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MIT researchers invent rapid 3D printing with liquid metal

Jan. 27, 2024.
2 min. read 2 Interactions

10 times faster (can also be larger at lower cost) than a comparable metal additive manufacturing process

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Amara Angelica

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Amara Angelica is Senior Editor, Mindplex

MIT researchers have developed an additive manufacturing technique that can print rapidly with liquid metal, producing large-scale parts like table legs and chair frames in a matter of minutes (credit: MIT Self-Assembly Lab)

MIT researchers have developed an additive manufacturing (building one layer at a time—”3D printing” is part of the process) technique called liquid metal printing (LMP). Using liquid aluminum, it can rapidly print large-scale parts like table legs and chair frames in a matter of minutes.

The method deposits molten aluminum along a predefined path into a bed of tiny glass beads and deposits it through a nozzle at high speeds. Large-scale parts can be printed in just a few seconds (the molten aluminum cools in several minutes).

The aluminum quickly hardens into a 3D structure. The researchers say LMP is at least 10 times faster than a comparable metal additive manufacturing process, and the procedure to heat and melt the metal is more efficient than some other methods. It can also print components that are larger than those typically made with slower additive techniques, and at lower cost.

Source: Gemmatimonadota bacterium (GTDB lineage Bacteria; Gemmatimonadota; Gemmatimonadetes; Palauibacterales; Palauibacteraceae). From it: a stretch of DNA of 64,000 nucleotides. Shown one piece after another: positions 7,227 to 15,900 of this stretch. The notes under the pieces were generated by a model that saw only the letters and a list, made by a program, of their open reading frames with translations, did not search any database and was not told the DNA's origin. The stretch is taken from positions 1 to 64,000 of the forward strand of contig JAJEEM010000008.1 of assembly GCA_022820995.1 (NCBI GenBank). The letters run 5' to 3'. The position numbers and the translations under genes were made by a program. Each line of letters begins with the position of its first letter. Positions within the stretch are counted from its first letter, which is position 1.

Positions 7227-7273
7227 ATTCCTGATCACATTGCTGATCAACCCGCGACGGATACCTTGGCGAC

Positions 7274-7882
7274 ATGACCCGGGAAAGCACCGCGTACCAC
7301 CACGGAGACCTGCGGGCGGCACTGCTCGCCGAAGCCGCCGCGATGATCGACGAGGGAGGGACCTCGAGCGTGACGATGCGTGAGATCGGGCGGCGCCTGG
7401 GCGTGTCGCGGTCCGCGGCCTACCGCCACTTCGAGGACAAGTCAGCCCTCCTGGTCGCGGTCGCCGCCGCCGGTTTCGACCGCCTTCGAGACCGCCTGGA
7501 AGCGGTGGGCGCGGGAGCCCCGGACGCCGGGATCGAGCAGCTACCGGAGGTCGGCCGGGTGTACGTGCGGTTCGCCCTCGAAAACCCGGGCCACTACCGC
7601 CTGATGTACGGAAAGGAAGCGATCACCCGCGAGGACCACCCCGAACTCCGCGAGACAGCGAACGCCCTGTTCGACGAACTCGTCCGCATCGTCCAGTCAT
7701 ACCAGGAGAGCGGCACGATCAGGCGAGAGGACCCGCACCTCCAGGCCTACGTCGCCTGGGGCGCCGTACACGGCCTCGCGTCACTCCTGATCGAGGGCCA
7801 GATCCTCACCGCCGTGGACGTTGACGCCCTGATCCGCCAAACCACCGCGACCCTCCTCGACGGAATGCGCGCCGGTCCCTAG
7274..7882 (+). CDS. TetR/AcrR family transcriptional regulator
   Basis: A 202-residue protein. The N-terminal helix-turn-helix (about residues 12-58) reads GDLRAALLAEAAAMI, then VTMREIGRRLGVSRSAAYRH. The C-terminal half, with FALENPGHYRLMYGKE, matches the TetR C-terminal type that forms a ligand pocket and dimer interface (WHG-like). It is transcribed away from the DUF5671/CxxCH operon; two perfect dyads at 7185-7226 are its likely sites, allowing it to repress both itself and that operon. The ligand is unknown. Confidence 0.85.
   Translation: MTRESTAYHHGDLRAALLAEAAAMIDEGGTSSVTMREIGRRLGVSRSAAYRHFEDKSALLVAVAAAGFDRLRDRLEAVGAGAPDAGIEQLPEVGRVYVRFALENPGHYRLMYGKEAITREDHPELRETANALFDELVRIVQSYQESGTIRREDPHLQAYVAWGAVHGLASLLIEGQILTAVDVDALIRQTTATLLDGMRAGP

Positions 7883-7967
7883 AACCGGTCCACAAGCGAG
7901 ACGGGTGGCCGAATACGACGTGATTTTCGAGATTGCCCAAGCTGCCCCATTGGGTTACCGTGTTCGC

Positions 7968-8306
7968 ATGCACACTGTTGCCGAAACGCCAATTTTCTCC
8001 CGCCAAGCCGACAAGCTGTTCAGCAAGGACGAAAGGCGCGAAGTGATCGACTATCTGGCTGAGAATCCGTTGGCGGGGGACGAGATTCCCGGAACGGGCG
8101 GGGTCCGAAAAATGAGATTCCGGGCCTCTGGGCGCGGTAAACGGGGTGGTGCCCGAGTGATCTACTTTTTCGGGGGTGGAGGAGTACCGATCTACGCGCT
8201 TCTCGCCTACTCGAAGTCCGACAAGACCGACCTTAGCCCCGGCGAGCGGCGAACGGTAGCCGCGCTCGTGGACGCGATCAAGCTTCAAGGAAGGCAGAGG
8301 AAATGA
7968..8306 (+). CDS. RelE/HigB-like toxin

Low resolution (best for larger structures)

However, the technique sacrifices resolution (the number of dots per inch a printer can deposit) for speed and scale. But the technique would be suitable for some applications in architecture, construction, and industrial design, where components of larger structures usually don’t require extremely fine details. It could also be utilized effectively for rapid prototyping with recycled or scrap metal.

In a recent study, the researchers demonstrated the procedure by printing aluminum frames and parts for tables and chairs that were strong enough to withstand postprint machining. They showed how components made with LMP could be combined with high-resolution processes and additional materials to create functional furniture.

“But most of our built world—the things around us like tables, chairs, and buildings—doesn’t need extremely high resolution. Speed and scale, and also repeatability and energy consumption, are all important metrics,” says Skylar Tibbits, associate professor in the Department of Architecture and co-director of the Self-Assembly Lab, who is senior author of a paper introducing LMP.

Significant speedup and cooling

The team chose aluminum because it is commonly used in construction and can be recycled cheaply and efficiently. Bread loaf-sized pieces of aluminum are deposited into an electric furnace, where metal coils inside the furnace heat the metal to 700 degrees Celsius.

The aluminum is held at a high temperature in a graphite crucible, and then molten material is gravity-fed through a ceramic nozzle into a print bed along a preset path. They found that the larger the amount of aluminum they could melt, the faster the printer could go.

The process uses tiny (100-micron) glass beads to cool the metal quickly. They used LMP to rapidly produce aluminum frames with variable thicknesses that were durable enough to withstand machining processes like milling and boring.

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One thought on “MIT researchers invent rapid 3D printing with liquid metal

  1. I saw this technology of yours from Bangladesh go ahead







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